It took six years to win the declassification of the first-ever memoir published by a detainee at the Guantanamo Bay detention center — part of it, at least.
That memoir, Mohamedou Ould Slahi's "Guantánamo Diary," includes no less than 2,500 redactions, the black bars government censors use to make certain passages unreadable.
Larry Siems, the book's editor, says some of the redactions border on the absurd. At one point, Slahi describes being moved out of his cell for the first time.
"He describes a Puerto Rican division of guards, one of whom reaches out and touches him on the shoulder and says, 'It's okay, you're gonna go home soon,'" Siems says. "He breaks into tears. But when he writes it, he says, 'I couldn't help breaking into' and then [censors] redact the word."
Slahi also wrote a poem that takes up two pages of the book. The poetry is entirely redacted.
Much of Slahi's story is already well-known. He grew up in small town in Mauritania and won a scholarship to study in Germany. In 1990, he traveled to Afghanistan and swore allegiance to al-Qaeda, a decision he would eventually reverse.
But in 2001, he was arrested in Mauritania and began what he calls his "world tour" of interrogation centers, going from Jordan to Afghanistan to Guantanamo, where he's been incarcerated for more than 12 years.
Slahi has never been charged with a crime. The judge in his case ruled in 2010 that all the evidence against him was obtained via torture or coercion, or was otherwise not credible. The US government appealed that decision, and the case has been in limbo ever since.
The 44-year-old wrote more than 400 pages of the book from prison, some scrawled, others neatly written, and all in English — his fourth language, which he says he learned in detention.
In a passage early in the book, Slahi describes what it's like to disembark from a 30-hour flight, crammed in with other detainees on the trip from Afghanistan to Cuba. Slahi is riveted by the English phrases the guards use as they bark orders.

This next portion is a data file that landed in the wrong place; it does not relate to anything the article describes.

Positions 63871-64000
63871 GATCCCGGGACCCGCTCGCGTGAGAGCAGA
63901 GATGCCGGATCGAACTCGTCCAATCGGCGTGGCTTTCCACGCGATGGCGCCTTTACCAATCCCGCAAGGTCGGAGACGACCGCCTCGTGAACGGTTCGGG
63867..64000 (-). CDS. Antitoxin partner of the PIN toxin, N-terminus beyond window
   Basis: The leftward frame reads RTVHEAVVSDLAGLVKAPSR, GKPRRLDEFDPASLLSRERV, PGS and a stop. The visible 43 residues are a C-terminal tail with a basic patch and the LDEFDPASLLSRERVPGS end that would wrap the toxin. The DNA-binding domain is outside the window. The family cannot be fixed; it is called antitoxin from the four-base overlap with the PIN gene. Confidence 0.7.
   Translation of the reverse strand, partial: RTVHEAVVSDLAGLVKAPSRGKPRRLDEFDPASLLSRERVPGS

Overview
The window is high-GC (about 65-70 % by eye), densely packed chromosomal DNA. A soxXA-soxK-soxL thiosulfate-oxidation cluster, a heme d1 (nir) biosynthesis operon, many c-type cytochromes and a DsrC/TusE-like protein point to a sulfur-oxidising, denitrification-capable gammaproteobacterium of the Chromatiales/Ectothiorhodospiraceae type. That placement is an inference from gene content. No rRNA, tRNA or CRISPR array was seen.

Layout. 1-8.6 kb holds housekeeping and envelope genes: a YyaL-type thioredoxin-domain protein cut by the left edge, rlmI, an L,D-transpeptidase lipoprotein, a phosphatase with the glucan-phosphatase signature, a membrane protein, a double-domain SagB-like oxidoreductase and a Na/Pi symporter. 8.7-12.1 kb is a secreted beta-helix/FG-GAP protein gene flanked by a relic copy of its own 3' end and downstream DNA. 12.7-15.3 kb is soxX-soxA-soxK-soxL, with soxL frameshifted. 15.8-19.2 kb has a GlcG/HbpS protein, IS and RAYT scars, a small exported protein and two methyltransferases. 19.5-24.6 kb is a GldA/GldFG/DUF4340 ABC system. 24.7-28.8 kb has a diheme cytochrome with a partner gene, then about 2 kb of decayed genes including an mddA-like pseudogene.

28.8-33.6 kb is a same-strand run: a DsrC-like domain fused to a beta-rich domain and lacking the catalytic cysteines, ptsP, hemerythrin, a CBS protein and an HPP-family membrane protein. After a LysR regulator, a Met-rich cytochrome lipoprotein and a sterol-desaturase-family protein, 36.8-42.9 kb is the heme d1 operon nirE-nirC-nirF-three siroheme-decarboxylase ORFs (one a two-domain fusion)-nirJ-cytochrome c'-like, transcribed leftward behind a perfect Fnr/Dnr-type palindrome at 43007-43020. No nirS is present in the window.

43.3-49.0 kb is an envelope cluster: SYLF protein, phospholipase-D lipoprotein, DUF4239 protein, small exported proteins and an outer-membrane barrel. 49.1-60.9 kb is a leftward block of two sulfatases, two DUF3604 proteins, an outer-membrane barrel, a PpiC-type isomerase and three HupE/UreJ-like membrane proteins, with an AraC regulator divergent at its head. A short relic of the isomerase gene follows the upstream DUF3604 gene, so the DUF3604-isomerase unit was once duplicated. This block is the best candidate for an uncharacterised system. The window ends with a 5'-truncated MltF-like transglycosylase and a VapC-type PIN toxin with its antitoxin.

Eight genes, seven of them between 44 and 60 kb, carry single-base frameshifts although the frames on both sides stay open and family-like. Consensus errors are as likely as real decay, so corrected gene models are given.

"He's in the middle of this most extreme moment," Siems says. "You can imagine the fear, the terror, the exhaustion — and yet he's drawn out of himself by just a curiosity about the fact that the Americans have two imperative ways of saying 'Don't talk.'"
After he arrives at Guantanamo, Slahi struggles to understand his guards and interrogators.
"He talks about the kinder jailers, who discuss with him theology and politics and give him books, and provide a way for him to engage in a really de-humanized environment," says Hina Shamsi, who directs the ACLU's National Security Project and is one of Slahi's lawyers. "These are people who sometimes come around and say to him, 'You know, you shouldn't be here.'"
And there's lots of humor, including Slahi's handwritten note to his attorney who asks him to write down everything he's told his interrogators for the last seven years. "Are you out of your mind?" Slahi writes. "That's like asking Charlie Sheen how many women he dated."
Lt. Col. Myles Caggins, a Pentagon spokesman, says American officials censored passages of "Guantánamo Diary" out of concern for national security.
"Those redaction decisions were the product of lengthy interagency discussions between the Defense Department [and] intel branches to make sure the information released would not harm US personal or damage national security," Caggins says. "Information was redacted if its release would compromise our anti-terrorism efforts, our operations abroad or place US troops, government civilian employees or their families at risk."
Caggins says Slahi might ultimately be freed from Guantanamo. "It's possible that Slahi could go through a periodic review board and be put in a pool of detainees that we call 'eligible for transfer,'" he says.
He also admitted he might pick up a copy of "Guantánamo Diary" sometime soon.
"I haven't yet read the book, but I look forward to reading it," Caggins says. "It's of interest to many of us in the Defense Department who follow Guantanamo issues, and it's part of our country's history."
Read an excerpt from "Guantánamo Diary" by Mohamedou Ould Slahi, courtesy of Little, Brown and Company.